Viktor Orbán, when he complains about party squabbles, is simply articulating what many Hungarians feel.  People want peace and quiet and "unity." But perhaps one day they will realize that squabbles are still preferable to what is in effect one-party rule.

Sort by:   newest | oldest | most voted
Karl Pfeifer
Guest

Of course they will realize it one day, but before that Hungarians will realize what the economic policy or rather the lack of such a policy will mean for them.
National symbols can not replace the butter on the bread.

Odin's Lost eye
Guest
The ultimate goal for Fidesz is to make “one nation, one people (united behind), one leader” (Oh No! not that one AGAIN). Professor if I may steal a quote from you ** “That is, Fidesz’s view of national interests. In his (Orban Victor’s) opinion the views of others are wrong and therefore there is no need for discussion of their views.” **. If someone disputes the official view, then, I suppose, that Fidesz will need to have them ‘re-educated’ at a ‘re-education centre’ where they will have to learn to conform and work for the good of the nation after all “Work sets you free” (where have I seen that before?). You also say ** “Viktor Orbán, when he complains about party squabbles, is simply articulating what many Hungarians feel. People want peace and quiet and “unity.” But perhaps one day they will realize that squabbles are still preferable to what is in effect one-party rule. After over 150 odd years of almost continuous one party (in one form or another) rule, the people of Hungary should by now have learned better. In this piece you talk about non-secret ballots. I would like to remind the readers that The European… Read more »
Sandor
Guest

I would confess a somewhat less benign opinion about Hungarian propensity to democracy.
Due to the awful lack of a decent and universal education, and the resulting rampant ignorance about politics and civic life, Hungarians have no idea what democracy is, what it does and how it works.
The political charlatan that Orban is, has a very easy time trying to persuade the majority about the benefits of National Unity, to supplant the hustle and bustle of a healthy democracy, because the population is illequiped to participate, never mind holding their own. More often than not almost half of the electorate is too tired, or too disinterested even to vote.
No vonder, it is much easier to run a country of deceived and apathetic people than a virile democracy.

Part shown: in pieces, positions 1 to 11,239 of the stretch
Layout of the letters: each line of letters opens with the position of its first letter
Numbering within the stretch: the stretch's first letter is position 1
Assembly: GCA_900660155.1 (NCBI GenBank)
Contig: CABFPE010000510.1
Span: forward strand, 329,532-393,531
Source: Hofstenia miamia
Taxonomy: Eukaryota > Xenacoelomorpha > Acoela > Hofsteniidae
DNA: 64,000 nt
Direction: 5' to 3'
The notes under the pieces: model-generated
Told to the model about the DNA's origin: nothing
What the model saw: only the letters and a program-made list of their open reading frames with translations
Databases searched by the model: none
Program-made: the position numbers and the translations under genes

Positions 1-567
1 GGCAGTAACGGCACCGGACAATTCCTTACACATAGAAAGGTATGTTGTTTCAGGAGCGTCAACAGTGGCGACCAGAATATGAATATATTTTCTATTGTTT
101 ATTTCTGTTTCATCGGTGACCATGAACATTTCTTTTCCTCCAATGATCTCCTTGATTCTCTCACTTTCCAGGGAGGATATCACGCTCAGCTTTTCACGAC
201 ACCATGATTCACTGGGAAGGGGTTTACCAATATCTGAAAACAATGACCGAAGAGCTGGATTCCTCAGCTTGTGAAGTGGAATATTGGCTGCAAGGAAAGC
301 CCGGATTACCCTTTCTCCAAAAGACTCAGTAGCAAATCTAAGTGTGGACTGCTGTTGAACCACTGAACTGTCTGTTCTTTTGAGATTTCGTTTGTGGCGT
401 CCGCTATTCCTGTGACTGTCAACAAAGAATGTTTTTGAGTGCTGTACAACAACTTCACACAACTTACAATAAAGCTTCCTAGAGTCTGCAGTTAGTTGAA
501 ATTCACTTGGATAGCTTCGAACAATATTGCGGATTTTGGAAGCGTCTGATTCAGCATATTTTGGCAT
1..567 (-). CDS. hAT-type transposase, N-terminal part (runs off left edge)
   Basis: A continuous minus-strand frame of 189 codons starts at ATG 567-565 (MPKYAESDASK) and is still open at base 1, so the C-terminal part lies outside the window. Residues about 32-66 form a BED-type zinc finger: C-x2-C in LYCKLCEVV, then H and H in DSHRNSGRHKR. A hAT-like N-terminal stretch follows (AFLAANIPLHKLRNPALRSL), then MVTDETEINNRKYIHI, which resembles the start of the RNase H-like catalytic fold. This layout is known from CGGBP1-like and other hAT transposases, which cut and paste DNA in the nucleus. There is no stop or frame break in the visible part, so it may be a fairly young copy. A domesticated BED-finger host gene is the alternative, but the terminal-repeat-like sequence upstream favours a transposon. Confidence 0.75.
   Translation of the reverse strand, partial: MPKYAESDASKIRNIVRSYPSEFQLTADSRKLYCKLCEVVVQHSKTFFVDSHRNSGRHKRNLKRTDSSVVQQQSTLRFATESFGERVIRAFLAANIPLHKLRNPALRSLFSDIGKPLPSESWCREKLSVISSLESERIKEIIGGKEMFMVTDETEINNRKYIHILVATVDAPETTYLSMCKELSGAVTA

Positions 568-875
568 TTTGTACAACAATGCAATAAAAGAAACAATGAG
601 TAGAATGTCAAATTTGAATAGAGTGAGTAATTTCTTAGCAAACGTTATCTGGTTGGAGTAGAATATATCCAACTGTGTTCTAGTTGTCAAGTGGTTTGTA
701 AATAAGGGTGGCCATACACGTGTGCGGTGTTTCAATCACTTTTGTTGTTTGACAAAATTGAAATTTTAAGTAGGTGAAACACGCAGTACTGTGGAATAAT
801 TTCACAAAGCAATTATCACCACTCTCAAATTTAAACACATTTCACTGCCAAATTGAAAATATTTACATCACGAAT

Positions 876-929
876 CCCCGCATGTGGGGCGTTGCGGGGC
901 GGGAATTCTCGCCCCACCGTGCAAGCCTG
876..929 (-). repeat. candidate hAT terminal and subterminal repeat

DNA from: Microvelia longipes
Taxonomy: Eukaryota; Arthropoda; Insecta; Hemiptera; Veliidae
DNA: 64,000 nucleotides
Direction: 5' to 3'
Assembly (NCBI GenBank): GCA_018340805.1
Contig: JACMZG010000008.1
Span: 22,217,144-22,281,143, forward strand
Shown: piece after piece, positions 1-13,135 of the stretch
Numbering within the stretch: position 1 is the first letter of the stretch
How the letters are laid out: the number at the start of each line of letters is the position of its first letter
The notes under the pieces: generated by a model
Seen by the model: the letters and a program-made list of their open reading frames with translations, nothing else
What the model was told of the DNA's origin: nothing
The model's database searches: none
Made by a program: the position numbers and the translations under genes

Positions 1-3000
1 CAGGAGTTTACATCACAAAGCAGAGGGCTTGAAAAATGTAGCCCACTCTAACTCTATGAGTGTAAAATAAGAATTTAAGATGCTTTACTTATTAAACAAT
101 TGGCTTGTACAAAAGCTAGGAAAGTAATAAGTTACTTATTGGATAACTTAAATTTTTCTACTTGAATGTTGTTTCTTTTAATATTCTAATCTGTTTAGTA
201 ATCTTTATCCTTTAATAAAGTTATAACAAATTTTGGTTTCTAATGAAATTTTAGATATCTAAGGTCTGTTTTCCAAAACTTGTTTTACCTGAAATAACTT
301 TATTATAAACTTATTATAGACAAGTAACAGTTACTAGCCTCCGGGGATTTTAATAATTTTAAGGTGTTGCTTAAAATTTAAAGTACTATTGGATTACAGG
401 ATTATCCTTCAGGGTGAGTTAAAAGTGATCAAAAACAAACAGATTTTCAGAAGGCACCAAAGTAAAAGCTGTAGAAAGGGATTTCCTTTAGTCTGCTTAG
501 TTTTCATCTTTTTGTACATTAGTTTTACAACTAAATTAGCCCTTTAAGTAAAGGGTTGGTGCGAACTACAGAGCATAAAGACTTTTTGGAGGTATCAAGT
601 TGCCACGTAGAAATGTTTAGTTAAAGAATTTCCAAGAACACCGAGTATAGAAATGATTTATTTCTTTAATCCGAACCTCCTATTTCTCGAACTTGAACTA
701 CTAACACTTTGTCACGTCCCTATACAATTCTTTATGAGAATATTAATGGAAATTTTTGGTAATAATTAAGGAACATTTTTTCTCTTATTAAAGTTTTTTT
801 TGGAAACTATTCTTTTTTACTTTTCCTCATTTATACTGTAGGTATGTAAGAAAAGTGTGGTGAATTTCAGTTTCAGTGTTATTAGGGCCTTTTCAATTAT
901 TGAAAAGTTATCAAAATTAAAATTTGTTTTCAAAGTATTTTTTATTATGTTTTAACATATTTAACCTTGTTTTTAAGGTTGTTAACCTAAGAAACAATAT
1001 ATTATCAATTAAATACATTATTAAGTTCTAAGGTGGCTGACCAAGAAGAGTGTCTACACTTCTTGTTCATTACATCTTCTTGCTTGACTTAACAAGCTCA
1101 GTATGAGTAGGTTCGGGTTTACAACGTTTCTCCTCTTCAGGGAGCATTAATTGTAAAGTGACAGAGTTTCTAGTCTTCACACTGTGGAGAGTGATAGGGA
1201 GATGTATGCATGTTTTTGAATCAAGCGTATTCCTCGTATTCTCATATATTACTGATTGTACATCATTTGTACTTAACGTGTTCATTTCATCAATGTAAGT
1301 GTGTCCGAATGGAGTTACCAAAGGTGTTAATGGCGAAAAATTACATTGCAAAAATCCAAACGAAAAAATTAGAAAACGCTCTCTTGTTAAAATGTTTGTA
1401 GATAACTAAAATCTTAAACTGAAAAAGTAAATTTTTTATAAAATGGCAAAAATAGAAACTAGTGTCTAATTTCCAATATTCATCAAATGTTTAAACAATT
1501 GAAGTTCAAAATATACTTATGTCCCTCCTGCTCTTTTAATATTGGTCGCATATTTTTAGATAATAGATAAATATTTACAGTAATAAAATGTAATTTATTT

Guest

One of the best things about politics in Germany after WW2 is, that most of the time no party was strong enough to govern alone, so we’ve had changing coalitions …
I call myself a liberal (with some green undertones) and the liberal party FDP has been in government with the social democrats as well as with the christian democrats at other times – so compromises had to be found …
Even in Britain we now see a coalition government – with positive results I think.
Let’s hope that the political landscape changes in Hungary too, so we will see a “wide” and “sound” political party spectrum …
(had to insert this …)

Tibor P
Guest

One-party system? Immature Hungarian electorate? Come on! Then the US and Britain should also be branded as “quasi-democracies”? Remember, in 1994-98 Gyula Horn’s Socialists also took 2/3 of Parliament, then Viktor Orbán’s Fidesz had to align itself with Torgyán’s Smallholders in in 98-02. Then Gyurcsány’s MSZP aligned itself with the Free Democrats until this year (well, almost, the SZDSZ quit the coalition a bit earlier).
It was the rampant corruption in the ranks of the Socialists – Hagyó, Hunvald, BKV, MÁV, Főtáv etc. – that gave Viktor Orbán 2/3, and not really the immaturity of Hungarians after whatever decades of this or that rule. Hungary is still an established democracy with secret balloting and elections “within reasonable intervals” (hope every 4 years is reasonable enough). If Orbán fails to deliver, he will surely be forced to give up his 2/3, or be voted out of office. No tears for Hungarian democracy yet.

Pásztor Szilárd
Guest

Tibor P: people like the author of this blog are shedding tears for democracy immediately as they fall out of power.
This is not a worry for democracy, this is anxiety because of losing power packaged in a democracy box.

wpDiscuz